Today@Sam Article

Osteopathic Doctors Offer Self-Exercises For Respiratory Infections

April 13, 2020
SHSU Media Contact: Wes Hamilton

Written by: Shannon Jimenez DO, FACOFP, Sharon Gustowski, DO, MPH

Healthcare workers across the country are working feverishly to keep up with our current pandemic. As osteopathic physicians, we desperately want to do everything that we can to treat people to the best of our abilities. To that end, we have devised some home exercises that people with Coronavirus or other respiratory infections can do to help the body heal itself. These should take 10-15 minutes.

This set of exercises can be done 3-4 times a day if time and energy allows. We have also included a short video guide below the written instructions.

1. Neck Rolls

Purpose: The purpose of neck rolls is to loosen up the muscles and tissue around the neck, something we call the thoracic inlet. The thoracic inlet contains major vessels in which blood and lymph flow. Lymph contains a lot of the cells and substances that make up your immune system and it has circulation like your blood does.

Exercise: Start by sitting up straight, sitting or leaning forward in your chair so you are not using the back of your chair. Now put your chin toward your chest and stretch the back of your neck. Now, gently roll your head to the right side and stretch the left side of your neck. Now, roll your head toward the back and stretch the front of your neck. Finally, roll your head to the left side and stretch the right side of your neck. Then go back to chin-on-the-chest position and start again. Do 5 neck rolls in each direction.

ArmRollCover2. Arm Circles

Purpose: The purpose of arm circles is to stretch the muscles that connect your arms to your chest. This improves the expansion of your chest and improves airflow and circulation. Better airflow and circulation means more immune system products and oxygen are getting to where they need to go to fight infection.

Exercise: Raise your arms out to your sides even with your shoulders. Rotate both arms forward starting with small circles. Make each circle bigger until they are as big as you can get and you feel some stretching in your shoulders. Do 10 forward circles. Then, reverse direction and do backwards circles, stretching those chest and back muscles. Do 10 of them as well. If you cannot extend your arms due to space issues or injury, try the same thing, just using your shoulders instead.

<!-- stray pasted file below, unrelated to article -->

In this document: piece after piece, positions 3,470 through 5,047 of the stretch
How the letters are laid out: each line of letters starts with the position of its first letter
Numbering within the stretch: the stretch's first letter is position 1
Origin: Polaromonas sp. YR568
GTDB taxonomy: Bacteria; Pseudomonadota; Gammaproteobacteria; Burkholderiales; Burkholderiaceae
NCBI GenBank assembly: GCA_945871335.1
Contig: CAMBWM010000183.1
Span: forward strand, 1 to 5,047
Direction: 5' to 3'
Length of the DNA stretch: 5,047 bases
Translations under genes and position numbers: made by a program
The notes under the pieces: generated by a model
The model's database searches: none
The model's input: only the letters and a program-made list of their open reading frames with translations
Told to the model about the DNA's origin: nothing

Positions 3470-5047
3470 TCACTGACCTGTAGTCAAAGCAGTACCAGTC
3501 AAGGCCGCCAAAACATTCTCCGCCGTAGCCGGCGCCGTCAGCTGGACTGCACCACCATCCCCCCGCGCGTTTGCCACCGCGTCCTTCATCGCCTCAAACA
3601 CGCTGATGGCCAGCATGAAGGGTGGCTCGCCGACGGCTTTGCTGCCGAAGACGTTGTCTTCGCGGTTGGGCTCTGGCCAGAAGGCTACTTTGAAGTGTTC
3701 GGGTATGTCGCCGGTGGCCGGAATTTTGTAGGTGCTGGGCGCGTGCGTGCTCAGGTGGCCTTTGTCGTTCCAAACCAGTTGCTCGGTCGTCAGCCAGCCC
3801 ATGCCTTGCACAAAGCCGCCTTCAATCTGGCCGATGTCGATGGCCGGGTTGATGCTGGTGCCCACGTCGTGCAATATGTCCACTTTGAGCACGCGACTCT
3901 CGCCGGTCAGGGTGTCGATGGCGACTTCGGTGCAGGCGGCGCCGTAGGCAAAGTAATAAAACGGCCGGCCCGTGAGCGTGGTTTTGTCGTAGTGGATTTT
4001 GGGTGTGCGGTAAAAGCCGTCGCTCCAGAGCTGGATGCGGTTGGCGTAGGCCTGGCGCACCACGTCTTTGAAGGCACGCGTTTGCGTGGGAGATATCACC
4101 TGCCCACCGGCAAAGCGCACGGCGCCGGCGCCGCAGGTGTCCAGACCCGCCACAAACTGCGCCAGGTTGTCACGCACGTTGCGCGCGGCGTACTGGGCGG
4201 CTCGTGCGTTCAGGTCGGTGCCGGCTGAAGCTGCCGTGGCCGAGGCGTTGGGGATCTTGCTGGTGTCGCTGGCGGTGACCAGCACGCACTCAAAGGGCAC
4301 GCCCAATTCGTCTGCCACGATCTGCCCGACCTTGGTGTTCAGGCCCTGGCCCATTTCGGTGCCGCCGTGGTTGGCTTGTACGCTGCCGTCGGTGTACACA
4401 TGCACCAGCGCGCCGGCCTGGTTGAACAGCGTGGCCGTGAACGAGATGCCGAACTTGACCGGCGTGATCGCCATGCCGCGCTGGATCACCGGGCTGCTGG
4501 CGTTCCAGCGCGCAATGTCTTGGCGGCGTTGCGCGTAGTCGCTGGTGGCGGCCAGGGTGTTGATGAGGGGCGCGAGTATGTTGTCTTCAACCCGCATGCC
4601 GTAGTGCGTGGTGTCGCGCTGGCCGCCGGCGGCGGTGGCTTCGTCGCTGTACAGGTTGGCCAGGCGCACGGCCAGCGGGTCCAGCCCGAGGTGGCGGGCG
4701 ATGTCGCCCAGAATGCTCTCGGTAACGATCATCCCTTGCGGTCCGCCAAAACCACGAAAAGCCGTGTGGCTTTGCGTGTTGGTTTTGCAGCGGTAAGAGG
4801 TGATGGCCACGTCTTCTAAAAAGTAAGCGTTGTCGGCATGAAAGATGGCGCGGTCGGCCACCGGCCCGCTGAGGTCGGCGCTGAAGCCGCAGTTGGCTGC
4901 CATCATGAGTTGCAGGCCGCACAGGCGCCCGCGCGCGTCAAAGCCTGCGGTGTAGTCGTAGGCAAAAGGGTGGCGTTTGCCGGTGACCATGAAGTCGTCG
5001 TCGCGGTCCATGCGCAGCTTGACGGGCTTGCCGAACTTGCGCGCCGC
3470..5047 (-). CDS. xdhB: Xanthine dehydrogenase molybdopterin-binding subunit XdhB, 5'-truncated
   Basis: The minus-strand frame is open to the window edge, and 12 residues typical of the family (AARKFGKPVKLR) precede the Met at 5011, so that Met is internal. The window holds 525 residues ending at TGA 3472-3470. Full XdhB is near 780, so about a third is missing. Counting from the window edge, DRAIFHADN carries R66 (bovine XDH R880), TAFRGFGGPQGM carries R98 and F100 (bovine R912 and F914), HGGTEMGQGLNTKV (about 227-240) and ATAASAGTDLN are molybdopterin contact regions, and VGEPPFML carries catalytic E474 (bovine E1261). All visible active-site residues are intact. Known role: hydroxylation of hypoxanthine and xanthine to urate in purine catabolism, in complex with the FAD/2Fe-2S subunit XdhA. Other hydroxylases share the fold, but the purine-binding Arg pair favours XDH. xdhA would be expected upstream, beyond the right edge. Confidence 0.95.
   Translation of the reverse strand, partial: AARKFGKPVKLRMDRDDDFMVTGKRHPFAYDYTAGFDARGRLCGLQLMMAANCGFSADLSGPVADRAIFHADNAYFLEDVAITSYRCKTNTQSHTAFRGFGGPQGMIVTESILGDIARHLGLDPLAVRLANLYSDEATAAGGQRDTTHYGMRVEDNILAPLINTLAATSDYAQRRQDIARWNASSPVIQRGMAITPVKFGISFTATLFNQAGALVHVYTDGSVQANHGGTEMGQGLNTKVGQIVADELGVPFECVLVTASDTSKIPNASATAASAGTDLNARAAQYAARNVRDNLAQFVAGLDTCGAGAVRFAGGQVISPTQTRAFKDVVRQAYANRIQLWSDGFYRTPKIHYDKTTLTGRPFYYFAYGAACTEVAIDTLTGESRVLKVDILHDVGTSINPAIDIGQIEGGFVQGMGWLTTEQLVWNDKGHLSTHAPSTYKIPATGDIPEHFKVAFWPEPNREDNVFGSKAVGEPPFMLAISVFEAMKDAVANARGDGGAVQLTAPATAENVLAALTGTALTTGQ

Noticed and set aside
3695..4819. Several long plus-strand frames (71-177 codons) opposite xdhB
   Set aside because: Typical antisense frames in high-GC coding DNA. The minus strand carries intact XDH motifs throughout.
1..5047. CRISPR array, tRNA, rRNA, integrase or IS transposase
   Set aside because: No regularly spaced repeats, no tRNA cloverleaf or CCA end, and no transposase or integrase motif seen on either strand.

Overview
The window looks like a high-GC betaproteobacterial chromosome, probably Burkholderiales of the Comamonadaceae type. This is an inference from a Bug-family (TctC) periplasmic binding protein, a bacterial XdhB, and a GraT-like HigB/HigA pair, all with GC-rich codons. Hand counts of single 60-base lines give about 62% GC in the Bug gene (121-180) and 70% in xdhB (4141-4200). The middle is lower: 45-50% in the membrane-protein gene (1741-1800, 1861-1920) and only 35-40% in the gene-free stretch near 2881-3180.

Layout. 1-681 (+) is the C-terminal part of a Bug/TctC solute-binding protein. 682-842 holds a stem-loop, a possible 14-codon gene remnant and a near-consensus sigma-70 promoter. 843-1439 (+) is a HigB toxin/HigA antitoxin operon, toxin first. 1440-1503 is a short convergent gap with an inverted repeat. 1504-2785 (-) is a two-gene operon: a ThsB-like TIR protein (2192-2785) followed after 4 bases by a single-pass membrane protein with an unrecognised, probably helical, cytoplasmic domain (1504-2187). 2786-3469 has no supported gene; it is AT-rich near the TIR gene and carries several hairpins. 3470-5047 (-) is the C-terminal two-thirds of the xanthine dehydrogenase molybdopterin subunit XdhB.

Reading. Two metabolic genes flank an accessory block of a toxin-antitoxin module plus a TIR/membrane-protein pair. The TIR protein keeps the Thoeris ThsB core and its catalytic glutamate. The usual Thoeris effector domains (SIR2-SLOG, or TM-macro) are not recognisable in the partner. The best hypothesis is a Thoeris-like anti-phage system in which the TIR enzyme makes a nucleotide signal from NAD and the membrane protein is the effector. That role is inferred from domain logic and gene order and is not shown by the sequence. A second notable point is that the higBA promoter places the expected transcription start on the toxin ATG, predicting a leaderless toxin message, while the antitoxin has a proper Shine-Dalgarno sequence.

3. Deep Breathing (aka Box Breathing Technique)

Purpose: The purpose of deep breathing is to increase chest movement and airflow and circulation to the lungs. You may also find it calming and energizing because it slows you down and improves oxygen supply to the whole body.

Exercise: Inhale slowly and deeply while counting to 4. Hold your breath for 4 counts. Then, exhale slowly while counting to 4 and hold for 4 seconds. Repeat this cycle 10 times.

 4. Abdominal/Back Stretches

Purpose: This exercise is a seated variation of a common yoga pose called Cat and Cow pose. This exercise stretches the muscles around your spine and your chest. This improves breathing and also improves immune system circulation.

Exercise: Sit forward on your chair so your back is not touching the back of the chair. To perform Cow pose push, your tummy forward and your shoulders and hips back arching your back. Then your move to neutral for a second. To move into Cat pose, think about moving your tummy toward your back. Lean slightly forward, rounding your back and move your shoulders forward to resemble a cat arching its back when it is threatened. Breathe in as you move into Cow pose and breathe out slowly as you move into Cat pose. Use your box breathing technique that we discussed earlier. Do each post 10 times.

5. Pelvic Stretch

Purpose: This is a seated variation on a yoga position called child’s pose. It will stretch your pelvic floor muscles and increase circulation of blood and lymph (immune system products).

Exercise: Perform this in a chair without arms. Sit back on your chair. Lean forward placing your body between your knees. Stretch your arms forward toward the floor and breathe. You should feel your inner thighs stretching a bit. You can also put another chair in front of you to hold onto for balance or comfort if needed. Do your box breathing. Stay there for 10 box breath cycles.

6. Pedal Pumps

Purpose: This technique improves something called lymphatic drainage, which is the movement of immune system products all around the body.

Exercise: When seated or standing, flex your ankles so your toes point towards you, and then bend your ankles so your toes point away from you. Perform at a rhythm of about 2 times a second for at least 3 minutes.

 7. Walking also helps.

If you cannot do anything else, try to do this. Every few hours, get up and walk around for 5 or 10 minutes if you can. This will help your immune system as well.

*video walkthrough:

** This advice is in addition to any medical therapies prescribed by a personal physician. Of course, if you have a lot of pain when you do any of these things they may be modified. If you have pain that is too severe or other issues or injuries that my make these exercises cause you harm, please check with your doctor before doing them. If you get short of breath when you do these exercises, call your doctor.


Shannon Jimenez DO, FACOFP

Chair and Associate Professor of Primary Care and Clinical Medicine,

Sam Houston State University College of Osteopathic Medicine


Sharon Gustowski, DO, MPH

Chair and Associate Professor of Osteopathic Principles and Practice,

Sam Houston State University College of Osteopathic Medicine

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